The object of my affection is made from the most beautiful printed calf leather, perfectly finished with an elegant enamelled gold slide. It costs more than a spree in Zara but I don’t care. I wanted it and it makes me happy. We’re not talking about handbags, but notebooks. As I write this, my desk is cluttered with them. There’s diaries – current and present – notepads I use to scribble ideas down in, not to mention quirky postcards friends and family have sent me over the years, along with thank you notes from designers and a whole drawer full of highlighter pens, ballpoint pens and special foundation pens for those days I’m feeling all swish and grown up.
Like many women, I’m addicted to stationery. I can pretty much measure out my life in paper form, from the flimsy notebooks from my school days to the ludicrously expensive ones I use now. The endless pads I used to scribble notes on during secondary school have followed me with each and every house move. And the Mont Blanc pen my grandfather bought me after my GCSEs is never too far either. While I’m likely to um and ah over dropping serious pounds on a bag I’ve had my eye on, I just can’t resist the urge to splurge on a sexy diary I don’t need. Don’t even get me started on calendars, art prints and thank you notes.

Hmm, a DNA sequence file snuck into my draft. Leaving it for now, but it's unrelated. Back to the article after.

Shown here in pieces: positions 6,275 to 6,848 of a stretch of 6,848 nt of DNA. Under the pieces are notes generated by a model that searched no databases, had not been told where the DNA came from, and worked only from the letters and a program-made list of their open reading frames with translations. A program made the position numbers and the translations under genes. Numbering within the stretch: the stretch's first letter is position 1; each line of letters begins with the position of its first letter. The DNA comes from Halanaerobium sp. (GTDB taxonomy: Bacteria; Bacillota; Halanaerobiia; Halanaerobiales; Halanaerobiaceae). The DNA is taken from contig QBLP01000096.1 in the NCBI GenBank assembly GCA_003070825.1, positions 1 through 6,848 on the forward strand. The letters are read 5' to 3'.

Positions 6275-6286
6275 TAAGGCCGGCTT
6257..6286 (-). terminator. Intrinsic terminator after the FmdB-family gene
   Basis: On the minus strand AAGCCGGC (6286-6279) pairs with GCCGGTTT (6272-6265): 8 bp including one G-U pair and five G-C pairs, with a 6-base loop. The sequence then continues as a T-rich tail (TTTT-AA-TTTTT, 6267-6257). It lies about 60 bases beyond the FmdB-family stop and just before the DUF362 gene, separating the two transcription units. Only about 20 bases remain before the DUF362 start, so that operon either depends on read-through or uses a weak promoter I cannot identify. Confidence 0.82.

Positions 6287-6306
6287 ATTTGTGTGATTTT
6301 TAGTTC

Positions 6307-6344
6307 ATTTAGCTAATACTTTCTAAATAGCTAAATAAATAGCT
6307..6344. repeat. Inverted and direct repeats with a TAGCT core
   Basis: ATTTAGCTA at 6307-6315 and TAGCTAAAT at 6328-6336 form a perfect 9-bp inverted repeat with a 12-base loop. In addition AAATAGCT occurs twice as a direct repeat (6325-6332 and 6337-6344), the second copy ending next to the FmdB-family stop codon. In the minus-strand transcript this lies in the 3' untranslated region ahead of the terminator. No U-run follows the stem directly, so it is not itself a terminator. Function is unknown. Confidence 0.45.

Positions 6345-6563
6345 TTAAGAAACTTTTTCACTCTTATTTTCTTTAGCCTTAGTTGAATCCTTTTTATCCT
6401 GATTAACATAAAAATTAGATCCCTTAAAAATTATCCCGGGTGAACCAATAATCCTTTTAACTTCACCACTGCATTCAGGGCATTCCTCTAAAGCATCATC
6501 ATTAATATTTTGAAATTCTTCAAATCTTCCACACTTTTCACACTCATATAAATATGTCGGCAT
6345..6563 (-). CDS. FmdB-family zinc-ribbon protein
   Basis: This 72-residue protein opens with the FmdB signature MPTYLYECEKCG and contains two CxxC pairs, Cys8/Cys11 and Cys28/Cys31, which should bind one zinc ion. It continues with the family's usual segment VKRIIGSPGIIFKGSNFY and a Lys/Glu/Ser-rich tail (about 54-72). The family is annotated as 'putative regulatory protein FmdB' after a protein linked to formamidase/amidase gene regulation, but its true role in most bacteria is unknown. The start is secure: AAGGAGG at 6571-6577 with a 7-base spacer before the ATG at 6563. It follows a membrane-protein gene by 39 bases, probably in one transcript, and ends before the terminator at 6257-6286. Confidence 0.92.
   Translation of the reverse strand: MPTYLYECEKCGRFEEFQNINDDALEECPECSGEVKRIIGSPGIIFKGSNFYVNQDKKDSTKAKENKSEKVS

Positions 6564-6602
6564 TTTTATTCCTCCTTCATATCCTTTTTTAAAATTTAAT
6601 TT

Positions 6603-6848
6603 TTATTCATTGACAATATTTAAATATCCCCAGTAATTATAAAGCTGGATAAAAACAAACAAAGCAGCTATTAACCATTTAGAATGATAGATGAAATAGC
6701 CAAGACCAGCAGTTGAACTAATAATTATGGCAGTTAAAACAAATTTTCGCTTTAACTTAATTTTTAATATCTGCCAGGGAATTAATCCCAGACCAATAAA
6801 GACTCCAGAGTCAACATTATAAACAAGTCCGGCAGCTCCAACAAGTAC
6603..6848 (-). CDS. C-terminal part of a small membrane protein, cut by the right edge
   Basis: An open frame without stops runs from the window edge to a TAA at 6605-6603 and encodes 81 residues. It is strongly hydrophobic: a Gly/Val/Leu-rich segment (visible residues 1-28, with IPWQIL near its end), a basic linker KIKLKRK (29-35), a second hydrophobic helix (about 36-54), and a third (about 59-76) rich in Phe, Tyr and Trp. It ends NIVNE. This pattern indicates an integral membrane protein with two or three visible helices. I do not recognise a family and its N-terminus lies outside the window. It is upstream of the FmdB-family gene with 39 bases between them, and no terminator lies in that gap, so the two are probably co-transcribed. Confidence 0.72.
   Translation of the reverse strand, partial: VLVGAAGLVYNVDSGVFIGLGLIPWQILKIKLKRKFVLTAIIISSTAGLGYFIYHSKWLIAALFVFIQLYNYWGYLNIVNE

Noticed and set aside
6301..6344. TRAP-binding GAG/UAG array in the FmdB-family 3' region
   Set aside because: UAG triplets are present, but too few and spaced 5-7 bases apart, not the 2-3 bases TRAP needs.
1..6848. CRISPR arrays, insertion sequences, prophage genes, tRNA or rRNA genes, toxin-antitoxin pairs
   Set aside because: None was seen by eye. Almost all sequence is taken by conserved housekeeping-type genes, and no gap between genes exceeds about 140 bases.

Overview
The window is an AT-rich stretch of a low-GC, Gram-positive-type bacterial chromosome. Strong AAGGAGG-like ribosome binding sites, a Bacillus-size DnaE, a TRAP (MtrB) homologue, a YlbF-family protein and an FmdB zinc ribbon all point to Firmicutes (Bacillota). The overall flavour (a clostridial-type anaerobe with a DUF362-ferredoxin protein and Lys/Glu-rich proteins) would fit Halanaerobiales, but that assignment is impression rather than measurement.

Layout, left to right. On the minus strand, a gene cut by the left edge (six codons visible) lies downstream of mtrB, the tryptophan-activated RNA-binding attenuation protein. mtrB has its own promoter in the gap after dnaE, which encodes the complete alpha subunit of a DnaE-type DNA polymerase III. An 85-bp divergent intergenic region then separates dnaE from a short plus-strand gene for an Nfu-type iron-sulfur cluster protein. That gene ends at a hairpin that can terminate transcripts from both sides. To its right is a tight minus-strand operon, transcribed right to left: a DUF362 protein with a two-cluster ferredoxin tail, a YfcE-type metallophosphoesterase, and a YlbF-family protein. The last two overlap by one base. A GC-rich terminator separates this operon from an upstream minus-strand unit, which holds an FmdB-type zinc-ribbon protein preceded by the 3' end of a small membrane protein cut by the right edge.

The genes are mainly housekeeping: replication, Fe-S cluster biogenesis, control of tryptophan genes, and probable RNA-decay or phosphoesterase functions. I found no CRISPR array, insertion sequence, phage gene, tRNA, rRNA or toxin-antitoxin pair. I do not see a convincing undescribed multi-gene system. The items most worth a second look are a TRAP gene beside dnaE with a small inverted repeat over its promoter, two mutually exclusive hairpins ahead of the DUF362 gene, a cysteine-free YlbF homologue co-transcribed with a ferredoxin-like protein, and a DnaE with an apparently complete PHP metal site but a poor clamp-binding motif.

The thrill of stocking up on new season stationery is something I don’t think ever leaves you – who doesn’t remember the joy of a shiny new note pad before it became defaced with Tip-Ex and ink stains in your school bag? It all started with a Smythson notepad, a gift from my mum when I started college. So elegant, so precise, so chic. WHSmith’s spiral bound lined books were dead to me from that day onward, and a lifelong love affair was born.
Kikki.K founder Kristina Karlsson has made a career out of good stationery. Over ten years ago she woke up at 3am with an epiphany. She’d spent years moving between jobs and wanted something more. “My partner Paul encouraged me to write down everything that was important to me,” she says. “I wanted to follow a passion and do something I truly loved driving to every day. I wanted to stay connected with my friends and family in Sweden. I wanted the independent of a venture of my own. I wanted to do something meaningful. I wanted to earn enough to pay the bills.” It was only after she began toying with the idea of setting up on her own and working from home that she noticed a gap in the market for functional but design-led stationary. Fast-forward to now and Kristina heads up a business of over 600 people, with stores everywhere from Australia, New Zealand, Hong Kong and her native Sweden, to Singapore, the US and finally London.